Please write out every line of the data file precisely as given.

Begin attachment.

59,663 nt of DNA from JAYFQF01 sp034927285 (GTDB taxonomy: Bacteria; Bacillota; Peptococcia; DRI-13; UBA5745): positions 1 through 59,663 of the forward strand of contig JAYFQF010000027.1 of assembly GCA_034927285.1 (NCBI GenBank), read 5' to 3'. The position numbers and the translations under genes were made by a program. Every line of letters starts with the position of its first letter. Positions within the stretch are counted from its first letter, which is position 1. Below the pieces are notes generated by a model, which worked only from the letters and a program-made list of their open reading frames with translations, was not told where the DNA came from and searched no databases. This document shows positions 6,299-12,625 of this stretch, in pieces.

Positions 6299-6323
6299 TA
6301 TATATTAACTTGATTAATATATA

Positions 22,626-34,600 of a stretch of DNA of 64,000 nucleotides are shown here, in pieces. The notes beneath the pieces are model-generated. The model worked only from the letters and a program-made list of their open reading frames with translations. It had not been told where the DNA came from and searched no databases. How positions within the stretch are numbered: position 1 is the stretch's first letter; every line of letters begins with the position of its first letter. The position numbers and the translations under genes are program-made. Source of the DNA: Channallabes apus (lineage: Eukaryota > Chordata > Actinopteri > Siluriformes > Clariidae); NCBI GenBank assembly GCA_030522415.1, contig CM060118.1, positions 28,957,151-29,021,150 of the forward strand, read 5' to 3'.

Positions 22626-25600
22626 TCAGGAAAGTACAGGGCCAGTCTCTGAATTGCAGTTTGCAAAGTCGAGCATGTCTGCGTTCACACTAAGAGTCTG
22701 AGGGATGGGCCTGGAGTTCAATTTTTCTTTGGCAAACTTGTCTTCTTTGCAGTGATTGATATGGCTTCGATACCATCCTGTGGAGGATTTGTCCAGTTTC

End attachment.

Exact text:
59,663 nt of DNA from JAYFQF01 sp034927285 (GTDB taxonomy: Bacteria; Bacillota; Peptococcia; DRI-13; UBA5745): positions 1 through 59,663 of the forward strand of contig JAYFQF010000027.1 of assembly GCA_034927285.1 (NCBI GenBank), read 5' to 3'. The position numbers and the translations under genes were made by a program. Every line of letters starts with the position of its first letter. Positions within the stretch are counted from its first letter, which is position 1. Below the pieces are notes generated by a model, which worked only from the letters and a program-made list of their open reading frames with translations, was not told where the DNA came from and searched no databases. This document shows positions 6,299-12,625 of this stretch, in pieces.

Positions 6299-6323
6299 TA
6301 TATATTAACTTGATTAATATATA

Positions 22,626-34,600 of a stretch of DNA of 64,000 nucleotides are shown here, in pieces. The notes beneath the pieces are model-generated. The model worked only from the letters and a program-made list of their open reading frames with translations. It had not been told where the DNA came from and searched no databases. How positions within the stretch are numbered: position 1 is the stretch's first letter; every line of letters begins with the position of its first letter. The position numbers and the translations under genes are program-made. Source of the DNA: Channallabes apus (lineage: Eukaryota > Chordata > Actinopteri > Siluriformes > Clariidae); NCBI GenBank assembly GCA_030522415.1, contig CM060118.1, positions 28,957,151-29,021,150 of the forward strand, read 5' to 3'.

Positions 22626-25600
22626 TCAGGAAAGTACAGGGCCAGTCTCTGAATTGCAGTTTGCAAAGTCGAGCATGTCTGCGTTCACACTAAGAGTCTG
22701 AGGGATGGGCCTGGAGTTCAATTTTTCTTTGGCAAACTTGTCTTCTTTGCAGTGATTGATATGGCTTCGATACCATCCTGTGGAGGATTTGTCCAGTTTC